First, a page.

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Louisville boys, girls club leading way to more nutritional future with Seed to Sale garden


Agriculture Commissioner James Comer helps two members of the Parkland Boys and Girls Club start their garden following the ceremony to launch the Seed to Sale program July 2 in Louisville. (Kentucky Department of Agriculture photo by Chris Aldridge)

Agriculture Commissioner James Comer helps two members of the Parkland Boys and Girls Club start their garden following the ceremony to launch the Seed to Sale program July 2 in Louisville. (Kentucky Department of Agriculture photo by Chris Aldridge)

 
Louisville’s Parkland Boys and Girls Club members are taking their nutrition into their own hands – literally.
 
Local youth, state officials and the mayor broke broke ground on a program designed to teach young people about nutrition and how to grow, cook, market and sell their own food.
 
Kentucky Agriculture Commissioner James Comer joined by Louisville Mayor Greg Fischer and District 1 City Councilwoman Attica Scott to launch the Seed to Sale initiative July 2 at the club at 3200 Greenwood Ave. Participating youth members from the Parkland club presented each dignitary with a new shovel and helped them plant the first summer crop.
 
“Focusing on urban agriculture was one of the issues I wanted to address when I ran for Ag commissioner back in 2011,” Comer said. “I’m proud that we were able to raise the funds to kick off this initiative as it’s important to me that everyone has access to healthy food.”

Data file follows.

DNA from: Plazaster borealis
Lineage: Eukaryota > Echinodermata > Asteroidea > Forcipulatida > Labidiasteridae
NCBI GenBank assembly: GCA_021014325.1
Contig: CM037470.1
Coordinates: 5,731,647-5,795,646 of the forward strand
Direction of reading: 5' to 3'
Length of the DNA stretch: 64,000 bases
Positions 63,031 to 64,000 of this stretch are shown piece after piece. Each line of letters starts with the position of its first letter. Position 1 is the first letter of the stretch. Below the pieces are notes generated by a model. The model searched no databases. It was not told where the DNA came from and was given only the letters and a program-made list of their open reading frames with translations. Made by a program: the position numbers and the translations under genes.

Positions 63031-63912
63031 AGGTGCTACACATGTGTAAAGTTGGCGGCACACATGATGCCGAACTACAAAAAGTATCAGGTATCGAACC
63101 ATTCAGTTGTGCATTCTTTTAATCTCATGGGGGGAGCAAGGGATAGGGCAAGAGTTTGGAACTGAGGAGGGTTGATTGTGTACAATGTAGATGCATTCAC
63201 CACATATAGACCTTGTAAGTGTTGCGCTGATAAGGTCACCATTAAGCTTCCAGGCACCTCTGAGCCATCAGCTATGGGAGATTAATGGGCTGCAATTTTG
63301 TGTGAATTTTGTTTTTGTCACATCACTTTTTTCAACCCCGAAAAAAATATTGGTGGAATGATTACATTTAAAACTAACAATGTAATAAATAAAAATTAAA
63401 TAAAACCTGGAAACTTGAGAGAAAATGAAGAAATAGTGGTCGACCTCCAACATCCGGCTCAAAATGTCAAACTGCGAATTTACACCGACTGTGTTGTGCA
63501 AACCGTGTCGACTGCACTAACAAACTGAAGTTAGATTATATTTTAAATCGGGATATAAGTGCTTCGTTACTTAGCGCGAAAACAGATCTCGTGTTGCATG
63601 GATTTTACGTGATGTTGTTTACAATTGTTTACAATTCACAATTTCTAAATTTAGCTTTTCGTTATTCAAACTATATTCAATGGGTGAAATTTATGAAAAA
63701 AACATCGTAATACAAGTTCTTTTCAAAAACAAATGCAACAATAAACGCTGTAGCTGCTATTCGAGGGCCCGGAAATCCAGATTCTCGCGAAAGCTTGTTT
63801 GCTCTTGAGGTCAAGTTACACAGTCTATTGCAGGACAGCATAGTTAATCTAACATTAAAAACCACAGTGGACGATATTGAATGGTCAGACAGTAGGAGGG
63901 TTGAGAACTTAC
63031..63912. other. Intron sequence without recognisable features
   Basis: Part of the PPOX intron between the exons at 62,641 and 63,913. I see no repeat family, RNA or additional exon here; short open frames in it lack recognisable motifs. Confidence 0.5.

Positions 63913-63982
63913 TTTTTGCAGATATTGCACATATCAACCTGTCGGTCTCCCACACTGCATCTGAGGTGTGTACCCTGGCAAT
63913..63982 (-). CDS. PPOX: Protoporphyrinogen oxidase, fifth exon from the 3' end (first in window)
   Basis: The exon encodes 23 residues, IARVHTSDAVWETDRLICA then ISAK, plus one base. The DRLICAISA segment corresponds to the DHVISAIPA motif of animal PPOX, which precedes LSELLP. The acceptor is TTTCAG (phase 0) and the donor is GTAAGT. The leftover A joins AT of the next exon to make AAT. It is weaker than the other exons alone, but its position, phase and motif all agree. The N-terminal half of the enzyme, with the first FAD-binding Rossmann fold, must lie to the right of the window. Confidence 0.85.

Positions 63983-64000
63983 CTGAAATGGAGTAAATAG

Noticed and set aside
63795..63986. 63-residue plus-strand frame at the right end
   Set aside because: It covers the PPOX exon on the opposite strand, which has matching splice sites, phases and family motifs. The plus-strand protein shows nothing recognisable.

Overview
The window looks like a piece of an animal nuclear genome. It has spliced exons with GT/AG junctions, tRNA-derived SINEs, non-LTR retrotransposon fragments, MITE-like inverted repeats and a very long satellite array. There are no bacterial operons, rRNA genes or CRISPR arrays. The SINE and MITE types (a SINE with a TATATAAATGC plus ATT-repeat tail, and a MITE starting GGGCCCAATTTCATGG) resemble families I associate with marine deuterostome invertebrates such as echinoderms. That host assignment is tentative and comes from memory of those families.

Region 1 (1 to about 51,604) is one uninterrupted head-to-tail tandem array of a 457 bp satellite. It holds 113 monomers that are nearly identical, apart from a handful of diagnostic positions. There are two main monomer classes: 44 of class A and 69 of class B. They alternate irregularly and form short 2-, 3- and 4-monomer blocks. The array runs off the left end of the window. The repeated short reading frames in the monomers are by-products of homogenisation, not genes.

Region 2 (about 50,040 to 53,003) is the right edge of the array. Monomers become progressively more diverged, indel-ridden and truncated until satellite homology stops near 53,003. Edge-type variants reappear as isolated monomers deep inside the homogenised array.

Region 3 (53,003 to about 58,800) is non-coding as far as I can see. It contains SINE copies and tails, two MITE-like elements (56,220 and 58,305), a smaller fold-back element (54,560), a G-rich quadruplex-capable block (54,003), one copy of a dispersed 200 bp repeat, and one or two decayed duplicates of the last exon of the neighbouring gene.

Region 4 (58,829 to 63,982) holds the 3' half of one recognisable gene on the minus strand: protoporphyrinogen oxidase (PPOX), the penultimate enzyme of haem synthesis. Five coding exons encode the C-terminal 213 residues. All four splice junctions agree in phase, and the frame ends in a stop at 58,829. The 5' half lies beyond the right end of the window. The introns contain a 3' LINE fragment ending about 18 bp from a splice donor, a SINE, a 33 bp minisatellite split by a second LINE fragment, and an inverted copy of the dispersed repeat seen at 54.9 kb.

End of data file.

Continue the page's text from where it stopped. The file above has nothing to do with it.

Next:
“Connecting young people to gardening is a proven way to move the needle when it comes to children accepting fresh fruits and vegetables – they will eat what they grow,” Fischer said. “Community gardens and programs like this also build entrepreneurial skills in young people, and they build stronger, safer, and more connected and engaged neighborhoods and communities.”
 
“The importance of this garden means these young folks are going to go home and talk to their parents about gardening. And they’re going to go home and start a garden at home,” Scott said. “Kids gardening is like building a community. You’re going to plant something, and you’re going to watch it grow. You’re going to watch it flourish, and you’re going to watch it make a difference for folks.”
 
“We are excited for this partnership and believe the program will be a great success,” said Jennifer Helgeson, president and CEO of Boys and Girls Clubs of Kentuckiana. “We plan to roll it out to other Boys and Girls Clubs across Kentucky in the coming years as interest grows around the state.”
 
This program was made possible by funds raised through the May auction of misappropriated items obtained from former Agriculture Commissioner Richie Farmer.
 
The Kentucky Department of Agriculture will carry out the initiative in collaboration with the Boys and Girls Clubs of Kentuckiana, Louisville Grows and the University of Kentucky Cooperative Extension Service. Anthem Blue Cross and Blue Shield of Kentucky provided additional funding for the project.
 
The Seed to Sale program will run through November.
 
From KDA


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